'You can't give up hope,' local man works to end wrongful convictions
The Neon Movie Theatre in Dayton will host a sold-out screening and presentation titled "The Scourge of Wrongful Convictions in our Own Backyard" on Thursday, January 18.
WYSO’s Mary Evans sat down with Gillispie to discuss how regional organizations helped him win his case and how he maintained hope through his artwork during his wrongful imprisonment.
Transcript (edited lightly for length and clarity)
Mary Evans: Wrongfully convicted for 20 years, Dean Gillespie was exonerated and has been on a mission to share his story, journey, and art with the world since being released.
As a justice-impacted individual myself, Dean exemplifies change and hope.
He could have become bitter and resentful of his injustice. Instead, he is letting his soul shine bright to bring awareness to the problem of wrongful convictions.
Dean Gillispie: I just got my artwork back Friday; the New York show finally closed. It's been unbelievable. That's unreal, from making art in prison to showing my work at The Museum of Modern Art (MOMA).
Mary: How did you obtain the materials for your artwork in prison? Because you had some amazing pieces.
Dean: Well, it's all trash. It was pop cans turned inside out...when did you go to prison?
Mary: I went in 2010.
Dean: Okay, so back in the day, smoking was allowed in prison; they had the bugler, the roll-your-own cigarette stuff in their tobacco. And inside those packs were these big pieces of paper-backed foil. So, you know, you can't glue aluminum foil with just regular glue. So, the paper-backed foil was what I used. Anything in my artwork that isn't metal was that paperback foil from those bugler packs.
Mary: And then the metal was just recyclable pop cans?
Dean: Yeah, it was metal pop cans turned inside out. Then I'd crease them with a pencil to give the detail to it.
The cars were made out of paper maché. I made a little mold out of wood, wrapped it in Saran wrap, and then just started making the bodies on that mold and customized them with that paper maché. That's papier maché on cellophane.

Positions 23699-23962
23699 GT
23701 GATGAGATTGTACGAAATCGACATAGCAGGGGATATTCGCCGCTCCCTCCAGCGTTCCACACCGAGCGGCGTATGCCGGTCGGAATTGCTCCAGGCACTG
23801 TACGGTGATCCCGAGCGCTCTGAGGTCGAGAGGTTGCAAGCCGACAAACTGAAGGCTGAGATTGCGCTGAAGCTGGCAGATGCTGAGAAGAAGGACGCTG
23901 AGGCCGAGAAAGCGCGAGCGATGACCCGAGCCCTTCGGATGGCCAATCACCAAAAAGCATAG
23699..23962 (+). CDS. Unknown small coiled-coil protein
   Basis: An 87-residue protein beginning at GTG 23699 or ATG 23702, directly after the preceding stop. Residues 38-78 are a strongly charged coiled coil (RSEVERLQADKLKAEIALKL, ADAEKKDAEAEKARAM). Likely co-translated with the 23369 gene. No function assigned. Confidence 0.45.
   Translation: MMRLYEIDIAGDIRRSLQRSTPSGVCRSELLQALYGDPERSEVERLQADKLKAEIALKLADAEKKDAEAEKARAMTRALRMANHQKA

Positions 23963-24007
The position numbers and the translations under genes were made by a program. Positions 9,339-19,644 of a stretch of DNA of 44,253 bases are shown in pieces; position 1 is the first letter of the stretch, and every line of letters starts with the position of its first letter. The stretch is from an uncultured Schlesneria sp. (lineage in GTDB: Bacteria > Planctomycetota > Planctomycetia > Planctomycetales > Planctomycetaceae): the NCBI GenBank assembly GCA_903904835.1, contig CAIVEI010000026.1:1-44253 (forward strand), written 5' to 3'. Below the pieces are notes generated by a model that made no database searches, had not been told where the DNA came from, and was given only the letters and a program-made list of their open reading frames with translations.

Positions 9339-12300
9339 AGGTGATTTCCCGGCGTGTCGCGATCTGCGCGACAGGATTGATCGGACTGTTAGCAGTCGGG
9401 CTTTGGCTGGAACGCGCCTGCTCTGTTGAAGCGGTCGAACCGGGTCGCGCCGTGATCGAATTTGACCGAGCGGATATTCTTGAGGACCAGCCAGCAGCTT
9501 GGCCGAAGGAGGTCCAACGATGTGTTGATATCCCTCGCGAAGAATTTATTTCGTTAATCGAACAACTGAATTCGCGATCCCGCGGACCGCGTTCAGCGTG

When I started making that stuff, they were confiscated. It was considered contraband.
Mary: How did you connect with Mark Godsey, the director of the Ohio Innocence Project?
Dean: My mom was fighting like crazy to find somebody to listen to us and take my case.
A guy by the name of Bill Gallagher was trying to push to get an Innocence Project opened up in Cincinnati, and finally, he had some movement. There was an article in the paper that day that he was going to have a little fundraising thing and talk about it.
My mom's friends saw it, and they ran down there and started talking to Mark and basically made him take my case, which was the first case they took before they were even opened. They opened officially in 2003, and Mark agreed to take my case at the end of 2002.
I was ultimately the 14th person out of the 43 who the Innocence Project has released. Today, we're hitting about 900 years of total time incarcerated for people wrongfully convicted who were later exonerated with the help of the Ohio Innocence Project.
I also want to give a shout-out to Judge Dankof, who is setting all this up and raising awareness for the Ohio Innocence Project.
This guy is a leader in the Dayton area as far as wrongful convictions go.
He is pushing and helping to promote our project and this problem of wrongful incarcerations. Nobody else is doing this right now in this area, and to be a judge helping support our program that's what we want. We want fair judges. We want things to be fair.
Mary: What happened to the detective who mishandled your case?
Dean: Nothing. He is retired. In 2022, I had a civil suit, and he was part of that.
Mary: If someone is incarcerated and they know that they were wrongly convicted and they didn't know where to start, what kind of advice would you give them?
Dean: My number one thing that happened to me when my world turned upside-down was doing my artwork, and a buddy of mine came over and gave me an Allman Brothers cassette tape.
I love the Allman Brothers, and there's a song on there, "Soul Shine,' and that song talks about:
'When the candle lights of home burn so far away, when the moon ain't shining bright and you can't find your way, when the stars ain't shining, you got to let your soul shine.'
You have to let your inner soul shine brighter than anything around you. You can't give up hope, no matter how badly you're getting beaten down in this whole deal. You got to just keep pushing on.
If you weren't able to get tickets for this week's screening at The Neon, you can catch Dean Gillespie on February 29th, 2024, at 7 p.m. at the Victoria Theater in Dayton for a special "Evening for Justice" event.
The special that will be honoring the late Judge Michael Krumholtz. Special guests are Amanda Knox and Gilbert King and the event is a benefit for the Ohio Innocence Project